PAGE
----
This Digital Inspiration blog post entitled, informatively, Create your own Garfield Comic Strip, will introduce you to the wonderful world of, well, creating your own Garfield comic strip. In summary, you can download this application and drag and drop (so you can do it if you can’t draw) and hey presto! I guess it’s similar to creating your own giant squid (mine has now swum 180 kilometres and most recently beat up a diver).
The Green Lantern film is going ahead and should be out in 2010, which is good news if you’re a fan of the comic hero, or enjoy film adaptions of superhero comics. Green Lantern isn’t one particular hero, but is instead the title given to any member of the Green Lantern Corps, an intergalactic police force who use their power rings to do some pretty cool stuff. They inhabit the same reality as Superman and Batman, and I’m not sure who would win in a fight. My money would be on Superman, to be honest.
(Our Green Lantern collection is here.)
GoComics is a website run by the company who distribute Garfield, Calvin and Hobbes, and a loads more daily comic strips. You get to select the kinds of strips you like and then spend all morning reading them – although there is only so much Garfield you can take.
Tintin is being made into a movie series, and Steven Spielberg is going to direct the first film (to be based on The Secret of the Unicorn and Red Rackham’s Treasure - which we have in the library). Peter Jackson is going to direct the second film, which is even better news. More information here, along with a picture of the actor selected to play Tintin. No release dates are mentioned, sadly.
We have received many wonderful reviews this week, as part of the SubText08 programme currently running for teens. Here is the first of several reviews that we enjoyed reading. The genre for the week was ‘graphic novels’, and this review of a graphic novel was excellent!
Nancy Drew Vol 6 : Mr Cheeters is Missing, by Stefan Petrucha
Being a fan of the original Carolyn Keene Nancy Drew Series, I have to say I was disappointed at the mystery aspect of this graphic novel. The novels are filled with intriguing, nail-biting mysteries; while the graphic novels are a poor excuse for so-called mystery writing.
Although the way the graphic novels are illustrated is great and I also enjoy seeing my favourite character being brought to life in a different form, I think that it would be better if the author, Stefan Petrucha, made graphic novels of the original, well-known stories, instead of trying (and failing) to write his own Nancy Drew stories.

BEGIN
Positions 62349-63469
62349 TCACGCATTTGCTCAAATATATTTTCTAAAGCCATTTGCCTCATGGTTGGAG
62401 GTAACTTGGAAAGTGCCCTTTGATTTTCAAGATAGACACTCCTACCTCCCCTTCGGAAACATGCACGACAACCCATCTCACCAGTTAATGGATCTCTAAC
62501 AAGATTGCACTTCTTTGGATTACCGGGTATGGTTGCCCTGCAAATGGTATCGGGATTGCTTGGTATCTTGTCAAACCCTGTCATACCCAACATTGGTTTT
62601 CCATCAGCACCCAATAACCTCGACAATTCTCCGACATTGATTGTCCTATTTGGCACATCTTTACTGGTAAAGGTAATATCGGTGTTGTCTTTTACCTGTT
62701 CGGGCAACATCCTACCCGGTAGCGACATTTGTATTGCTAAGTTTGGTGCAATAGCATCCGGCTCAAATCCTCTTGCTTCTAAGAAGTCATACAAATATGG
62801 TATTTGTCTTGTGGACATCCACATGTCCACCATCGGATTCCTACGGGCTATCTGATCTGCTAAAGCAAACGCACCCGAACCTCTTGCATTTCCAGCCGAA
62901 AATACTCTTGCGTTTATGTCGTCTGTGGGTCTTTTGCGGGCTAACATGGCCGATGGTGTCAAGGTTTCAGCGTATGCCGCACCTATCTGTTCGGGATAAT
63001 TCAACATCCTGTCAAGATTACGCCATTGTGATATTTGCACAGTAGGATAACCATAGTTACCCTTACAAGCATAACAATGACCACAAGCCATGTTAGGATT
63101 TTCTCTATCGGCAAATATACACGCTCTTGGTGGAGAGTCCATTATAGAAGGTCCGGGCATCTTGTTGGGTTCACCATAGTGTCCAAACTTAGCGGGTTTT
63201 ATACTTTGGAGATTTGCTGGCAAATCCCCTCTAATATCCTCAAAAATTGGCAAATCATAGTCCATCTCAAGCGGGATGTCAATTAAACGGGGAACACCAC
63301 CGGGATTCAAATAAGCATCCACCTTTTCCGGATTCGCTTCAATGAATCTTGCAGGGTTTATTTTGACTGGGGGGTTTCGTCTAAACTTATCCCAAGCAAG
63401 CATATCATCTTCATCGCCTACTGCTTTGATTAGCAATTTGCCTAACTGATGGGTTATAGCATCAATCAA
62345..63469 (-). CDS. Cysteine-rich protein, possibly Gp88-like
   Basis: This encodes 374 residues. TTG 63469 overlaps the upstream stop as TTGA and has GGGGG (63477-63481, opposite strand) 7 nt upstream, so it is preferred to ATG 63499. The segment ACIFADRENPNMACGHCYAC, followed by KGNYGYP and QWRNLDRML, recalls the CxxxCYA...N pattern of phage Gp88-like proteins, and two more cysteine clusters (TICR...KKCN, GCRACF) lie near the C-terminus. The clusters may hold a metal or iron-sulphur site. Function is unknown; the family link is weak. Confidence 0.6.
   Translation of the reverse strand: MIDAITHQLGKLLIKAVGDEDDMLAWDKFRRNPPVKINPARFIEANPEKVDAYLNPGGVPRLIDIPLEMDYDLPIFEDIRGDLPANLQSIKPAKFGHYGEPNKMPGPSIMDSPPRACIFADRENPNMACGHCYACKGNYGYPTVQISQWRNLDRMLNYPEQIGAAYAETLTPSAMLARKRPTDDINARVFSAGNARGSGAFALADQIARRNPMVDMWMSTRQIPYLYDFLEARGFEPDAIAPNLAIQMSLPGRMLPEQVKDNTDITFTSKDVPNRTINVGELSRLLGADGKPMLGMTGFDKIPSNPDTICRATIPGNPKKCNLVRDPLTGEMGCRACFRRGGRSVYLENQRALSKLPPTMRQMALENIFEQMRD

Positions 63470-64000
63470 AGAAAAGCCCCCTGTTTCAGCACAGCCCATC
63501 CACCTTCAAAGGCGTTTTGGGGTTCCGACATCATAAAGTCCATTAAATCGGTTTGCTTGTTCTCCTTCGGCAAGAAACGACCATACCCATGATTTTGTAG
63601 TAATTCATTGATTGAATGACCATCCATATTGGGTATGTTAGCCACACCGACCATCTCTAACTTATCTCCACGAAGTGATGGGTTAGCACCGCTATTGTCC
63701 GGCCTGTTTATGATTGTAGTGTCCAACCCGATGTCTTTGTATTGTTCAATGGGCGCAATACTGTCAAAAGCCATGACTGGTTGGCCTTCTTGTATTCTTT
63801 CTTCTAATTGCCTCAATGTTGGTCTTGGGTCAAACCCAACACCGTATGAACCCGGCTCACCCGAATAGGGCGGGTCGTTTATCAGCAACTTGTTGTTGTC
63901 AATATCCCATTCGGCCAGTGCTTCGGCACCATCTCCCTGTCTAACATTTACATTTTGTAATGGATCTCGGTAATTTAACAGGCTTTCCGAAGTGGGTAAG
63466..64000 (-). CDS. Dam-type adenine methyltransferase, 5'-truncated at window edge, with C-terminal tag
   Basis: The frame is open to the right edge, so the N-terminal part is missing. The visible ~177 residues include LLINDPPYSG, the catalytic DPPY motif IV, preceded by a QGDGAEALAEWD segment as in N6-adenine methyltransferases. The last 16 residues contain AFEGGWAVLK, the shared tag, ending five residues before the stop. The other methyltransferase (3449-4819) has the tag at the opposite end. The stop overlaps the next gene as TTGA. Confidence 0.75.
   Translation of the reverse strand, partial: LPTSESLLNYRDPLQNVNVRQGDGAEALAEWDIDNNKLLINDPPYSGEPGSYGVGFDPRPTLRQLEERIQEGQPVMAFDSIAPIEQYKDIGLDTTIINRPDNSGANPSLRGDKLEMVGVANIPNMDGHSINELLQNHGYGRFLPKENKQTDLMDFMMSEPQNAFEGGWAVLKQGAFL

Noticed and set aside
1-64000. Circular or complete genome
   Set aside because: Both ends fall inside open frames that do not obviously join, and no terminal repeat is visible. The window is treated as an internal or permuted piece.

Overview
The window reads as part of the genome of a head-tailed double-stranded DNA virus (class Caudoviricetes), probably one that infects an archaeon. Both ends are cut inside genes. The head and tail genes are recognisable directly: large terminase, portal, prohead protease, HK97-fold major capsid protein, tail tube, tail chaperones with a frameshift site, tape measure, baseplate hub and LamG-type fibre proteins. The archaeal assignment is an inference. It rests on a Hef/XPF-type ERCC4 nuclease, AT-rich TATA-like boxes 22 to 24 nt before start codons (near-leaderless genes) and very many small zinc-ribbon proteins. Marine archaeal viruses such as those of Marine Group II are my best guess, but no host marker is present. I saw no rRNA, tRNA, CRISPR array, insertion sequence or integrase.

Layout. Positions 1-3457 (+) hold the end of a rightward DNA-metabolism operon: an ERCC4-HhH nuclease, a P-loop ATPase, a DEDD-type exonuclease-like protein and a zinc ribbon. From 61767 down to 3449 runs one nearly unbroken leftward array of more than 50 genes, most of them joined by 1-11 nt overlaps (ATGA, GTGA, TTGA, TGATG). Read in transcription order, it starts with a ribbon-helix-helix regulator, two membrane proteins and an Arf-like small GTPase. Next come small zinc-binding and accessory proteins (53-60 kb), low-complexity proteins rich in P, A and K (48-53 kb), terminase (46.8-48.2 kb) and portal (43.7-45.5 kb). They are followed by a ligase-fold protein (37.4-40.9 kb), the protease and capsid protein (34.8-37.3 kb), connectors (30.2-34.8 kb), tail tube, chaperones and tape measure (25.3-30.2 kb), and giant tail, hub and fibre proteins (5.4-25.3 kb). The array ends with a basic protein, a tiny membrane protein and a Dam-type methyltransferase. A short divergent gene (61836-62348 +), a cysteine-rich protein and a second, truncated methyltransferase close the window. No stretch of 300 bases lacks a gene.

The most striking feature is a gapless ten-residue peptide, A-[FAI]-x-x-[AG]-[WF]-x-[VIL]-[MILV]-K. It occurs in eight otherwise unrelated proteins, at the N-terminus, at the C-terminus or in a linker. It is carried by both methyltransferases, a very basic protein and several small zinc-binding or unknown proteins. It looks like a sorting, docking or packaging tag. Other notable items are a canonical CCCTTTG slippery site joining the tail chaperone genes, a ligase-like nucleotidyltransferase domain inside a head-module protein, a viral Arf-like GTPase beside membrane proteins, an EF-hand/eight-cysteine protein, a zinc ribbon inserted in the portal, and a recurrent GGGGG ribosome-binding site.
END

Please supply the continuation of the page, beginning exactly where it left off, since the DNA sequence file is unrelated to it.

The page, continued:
My reason for thinking this, may just be because I am incredibly biased towards the ‘true’ Nancy Drew books, but I probably won’t be recommending this series to any of my friends.
I give this graphic novel, 2 stars because of the storyline – the overall product is readable and, possibly, enjoyable for some, but sadly not for me.
~ Melissa (13)
The first of the SubText08 quizzes is available here. The theme is Graphic Novels. You have until the 29th of August to complete it, so don’t hurry – some of the questions are quite tough and may require a little research! Please make sure you’ve registered before you submit your answers.
A massive stack of new graphic novels has arrived. There are (like the new books) too many to list, but here are some of the outstandings ones.
There are about fifty other new comics. Most are new installments of established series, from J.S.A., Batman and Spiderman to The Hardy Boys, Duck Tales and Avalon High. Check them out!
A stack of new comics have arrived and are available to you all. We have:
There’s a lot more, inside … Read more…
Otago Museum’s SciCity is an interactive website that is laden with games. What’s notable is that you can create your own avatar, earn SciCity dollars that you can spend on technology, and chat with other users! It’s pretty addictive, but in the good, educational way. Otago Museum also produces the Cosmix Comic books, which are all online. We often have free copies in the library as well.
Elfquest was a comic series that began in the late 70s, and it is still being published today. We have several graphic novels in the library. But! Like all good things, it can be found for free on the Internet. Each week several issues are added to the archives at the Elfquest website – eventually all 6000 pages (!) will be available.